Ontario Cervical Screening Guidelines (aka. When you should get your Pap test)
Do you remember your first Pap? I do. Vividly. Truthfully, this is not a test that most women love to get done – but it’s an important one! The Pap test screens for cervical cancer as it looks for abnormal cells changes of the cervix. These are not perfect tests, but hopefully routine screening will catch any abnormal cells
Why do I need a Pap test?
The Pap test is used as a means of screening for cervical cancer, one of the most preventable types of cancer.
How is HPV involved?
There over 100 different HPV strains, but not all have the ability to lead to cervical cancer. Some HPV strains may cause genital warts, and these strains will not predispose to cancer.
Cervical cancer can begin as an infection from a high risk strain of HPV at the cervix, and may persist for many years. It can take up to 7 years for an HPV(human papillomavirus) infection to transition into invasive cancer.
It should be noted that HPV is an infection that has the ability to spontaneously resolve on its own, especially in younger women. This is one of the reasons why screening doesn’t begin until the age of 21.
Even if you have gotten an HPV vaccine, you still need to get a Pap test if you meet all the required criteria.
When should screening begin?
By 21 years of age, cervical screening (a Pap test) should begin for women if they are or have been sexually active. Sexual activity includes intercourse, as well as oral and digital sexual activity with a male or female partner. Read: women who have sex with women still need to be screened.
If you are pregnant, screening should still be taking place – but may be done in the post-natal period.
For transgender men who still have a cervix, they should be screened according to the guidelines.
For women who have not been sexually active by the time they are 21, they should delay cervical screening until they are sexually active.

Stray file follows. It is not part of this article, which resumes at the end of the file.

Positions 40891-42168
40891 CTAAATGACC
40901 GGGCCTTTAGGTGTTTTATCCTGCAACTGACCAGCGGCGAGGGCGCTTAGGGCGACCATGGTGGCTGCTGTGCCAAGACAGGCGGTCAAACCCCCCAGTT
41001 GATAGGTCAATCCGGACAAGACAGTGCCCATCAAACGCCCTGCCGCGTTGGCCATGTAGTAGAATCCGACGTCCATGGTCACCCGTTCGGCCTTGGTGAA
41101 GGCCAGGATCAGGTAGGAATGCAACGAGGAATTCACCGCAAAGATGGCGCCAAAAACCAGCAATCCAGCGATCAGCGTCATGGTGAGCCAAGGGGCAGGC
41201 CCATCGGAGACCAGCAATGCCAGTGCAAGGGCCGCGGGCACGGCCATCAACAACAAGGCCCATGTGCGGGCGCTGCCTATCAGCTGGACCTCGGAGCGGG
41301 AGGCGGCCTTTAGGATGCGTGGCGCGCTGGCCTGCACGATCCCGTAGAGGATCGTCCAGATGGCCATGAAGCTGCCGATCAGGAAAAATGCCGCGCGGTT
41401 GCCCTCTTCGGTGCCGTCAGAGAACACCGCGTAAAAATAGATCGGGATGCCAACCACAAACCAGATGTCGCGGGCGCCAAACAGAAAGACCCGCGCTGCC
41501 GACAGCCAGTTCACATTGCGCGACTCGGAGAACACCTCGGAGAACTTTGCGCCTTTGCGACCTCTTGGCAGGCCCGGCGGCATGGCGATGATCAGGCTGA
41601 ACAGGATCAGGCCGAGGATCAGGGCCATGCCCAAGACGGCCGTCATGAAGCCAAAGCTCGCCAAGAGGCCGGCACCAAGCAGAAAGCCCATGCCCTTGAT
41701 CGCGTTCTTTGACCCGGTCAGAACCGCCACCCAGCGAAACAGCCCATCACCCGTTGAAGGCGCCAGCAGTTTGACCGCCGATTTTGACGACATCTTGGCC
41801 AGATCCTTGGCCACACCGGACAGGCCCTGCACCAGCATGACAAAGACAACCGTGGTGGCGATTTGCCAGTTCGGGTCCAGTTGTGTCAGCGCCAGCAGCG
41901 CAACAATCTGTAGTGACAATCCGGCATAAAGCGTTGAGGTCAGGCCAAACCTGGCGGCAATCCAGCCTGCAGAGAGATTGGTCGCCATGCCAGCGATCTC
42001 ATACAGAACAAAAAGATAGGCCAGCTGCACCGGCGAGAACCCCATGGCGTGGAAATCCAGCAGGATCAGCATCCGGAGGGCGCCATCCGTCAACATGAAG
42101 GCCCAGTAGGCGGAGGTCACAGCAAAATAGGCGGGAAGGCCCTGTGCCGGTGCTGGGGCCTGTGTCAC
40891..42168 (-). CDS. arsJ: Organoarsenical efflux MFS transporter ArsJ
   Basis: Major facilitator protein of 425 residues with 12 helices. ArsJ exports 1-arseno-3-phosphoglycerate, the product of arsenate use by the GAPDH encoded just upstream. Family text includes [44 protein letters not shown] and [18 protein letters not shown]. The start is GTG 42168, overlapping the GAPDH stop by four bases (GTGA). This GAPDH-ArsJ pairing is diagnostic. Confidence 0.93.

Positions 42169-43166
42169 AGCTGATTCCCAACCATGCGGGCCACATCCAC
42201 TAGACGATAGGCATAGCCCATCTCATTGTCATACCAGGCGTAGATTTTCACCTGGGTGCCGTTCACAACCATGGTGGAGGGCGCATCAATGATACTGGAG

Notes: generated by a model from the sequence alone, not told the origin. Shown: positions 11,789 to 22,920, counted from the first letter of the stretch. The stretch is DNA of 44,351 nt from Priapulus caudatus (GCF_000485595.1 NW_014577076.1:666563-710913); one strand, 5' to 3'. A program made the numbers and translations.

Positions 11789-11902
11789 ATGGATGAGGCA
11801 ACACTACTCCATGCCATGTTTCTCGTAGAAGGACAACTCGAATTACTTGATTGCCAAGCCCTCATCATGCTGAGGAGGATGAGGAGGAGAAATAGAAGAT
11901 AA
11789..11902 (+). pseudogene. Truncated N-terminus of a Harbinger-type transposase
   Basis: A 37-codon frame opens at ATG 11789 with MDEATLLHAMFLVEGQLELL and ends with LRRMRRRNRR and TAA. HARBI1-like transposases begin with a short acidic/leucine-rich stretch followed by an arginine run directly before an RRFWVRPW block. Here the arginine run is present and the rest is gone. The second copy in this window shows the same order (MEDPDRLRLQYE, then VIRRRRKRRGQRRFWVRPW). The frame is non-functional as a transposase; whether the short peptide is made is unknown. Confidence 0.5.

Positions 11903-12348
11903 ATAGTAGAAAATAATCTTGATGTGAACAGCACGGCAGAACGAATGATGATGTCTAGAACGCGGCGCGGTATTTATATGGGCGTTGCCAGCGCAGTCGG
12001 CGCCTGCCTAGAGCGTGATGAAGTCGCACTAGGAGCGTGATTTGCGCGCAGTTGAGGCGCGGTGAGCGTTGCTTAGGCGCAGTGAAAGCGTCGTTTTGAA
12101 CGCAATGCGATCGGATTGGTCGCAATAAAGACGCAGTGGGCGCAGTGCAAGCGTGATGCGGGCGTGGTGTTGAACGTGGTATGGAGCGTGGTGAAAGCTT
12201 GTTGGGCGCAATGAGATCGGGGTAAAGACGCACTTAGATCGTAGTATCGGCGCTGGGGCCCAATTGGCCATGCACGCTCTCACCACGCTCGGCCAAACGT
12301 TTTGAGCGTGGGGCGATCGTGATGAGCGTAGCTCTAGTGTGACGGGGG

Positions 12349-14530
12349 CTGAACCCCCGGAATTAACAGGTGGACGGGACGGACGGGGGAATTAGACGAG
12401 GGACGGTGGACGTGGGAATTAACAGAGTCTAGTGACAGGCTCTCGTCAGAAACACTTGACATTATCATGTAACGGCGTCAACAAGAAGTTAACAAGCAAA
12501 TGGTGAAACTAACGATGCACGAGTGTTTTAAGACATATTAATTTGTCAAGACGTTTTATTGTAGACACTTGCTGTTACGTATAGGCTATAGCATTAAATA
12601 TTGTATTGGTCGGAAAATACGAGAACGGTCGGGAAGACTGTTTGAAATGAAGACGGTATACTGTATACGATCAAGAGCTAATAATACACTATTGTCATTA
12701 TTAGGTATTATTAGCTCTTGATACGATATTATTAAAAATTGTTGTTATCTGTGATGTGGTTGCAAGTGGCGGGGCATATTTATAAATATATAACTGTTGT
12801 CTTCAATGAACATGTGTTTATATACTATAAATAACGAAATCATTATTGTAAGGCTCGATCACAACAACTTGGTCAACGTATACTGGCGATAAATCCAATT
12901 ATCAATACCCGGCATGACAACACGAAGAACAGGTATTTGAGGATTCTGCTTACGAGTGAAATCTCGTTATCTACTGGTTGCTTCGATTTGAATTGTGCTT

How often should screening take place?
For normal results:
Screening should take place every 3 years. For immunocompromised women, screening should be occurring every year.
Even if your last pap test came back as normal within the 3 year period, but you recently experienced vaginal bleeding (outside your period) or abnormal discharge – get screened again.
For abnormal results:
If you are less than 30 years old, you are re-tested in 6 months. If your results come back as abnormal a colposcopy will need to be performed. But, if your results come back normal, you will undergo another test at 6 months. If those results are abnormal you will need to have a colposcopy done. But if that final round is normal, you will re-enter the 3 year cycle.
If you are over 30 years old, there will be testing for cancerous HPV strains. If the results are negative, then you will cycle back into that 3 years screening cycle. But if the results are positive for oncogenic HPV strains, a coloposcopy will be done.
When does screening stop?
When a woman is at least 70! It’s true! If she’s had at minimum 3 normal pap exams over the last 10 years, then screening can stop.
What happens if a woman has had a hysterectomy? If she still has a cervix (in the case of a subtotal hysterectomy), then guidelines should still be followed until she’s 70 and has at least 3 normal tests.
Where can you get screened?
You can make an appointment with your medical doctor or your naturopathic doctor (I perform these in clinic). If you can’t find a healthcare provider, you can find someone here. Some pelvic health units and community health centres may also perform screenings.
How to get ready for a Pap test
Check your period tracker to make sure that you’re not getting a pap while you’re on your cycle. It’s also advised that you don’t have sex, use tampons, apply or insert any medications or creams inside your vagina for at 2 days before the test. Nevertheless, even if these cannot be avoided – still get tested!
After the Pap test
If the results are normal, hooray! See you in 3 years!
But be sure pay attention to:
Continuous vaginal discharge that is excessive or different (ex. pale, watery, pink, brown, bloody, or foul-smelling discharge)
Abnormal vaginal bleeding between periods or after sex
Any bleeding after menopause
If the results are abnormal, your health care provider will contact you and the Ontario Cervical Screening Program will also send you a letter. This does NOT mean you have cervical cancer. But you will have to have a discussion with your healthcare provider and repeat the test in 6 months. You may also need to see a specialist for other tests such as an HPV test.
If you have yet to have a Pap test and you’re over 21 and have been sexually active, book an appointment! If it’s been over 3 years since your last test, book an appointment! If you can’t remember when your last test was, book an appointment!
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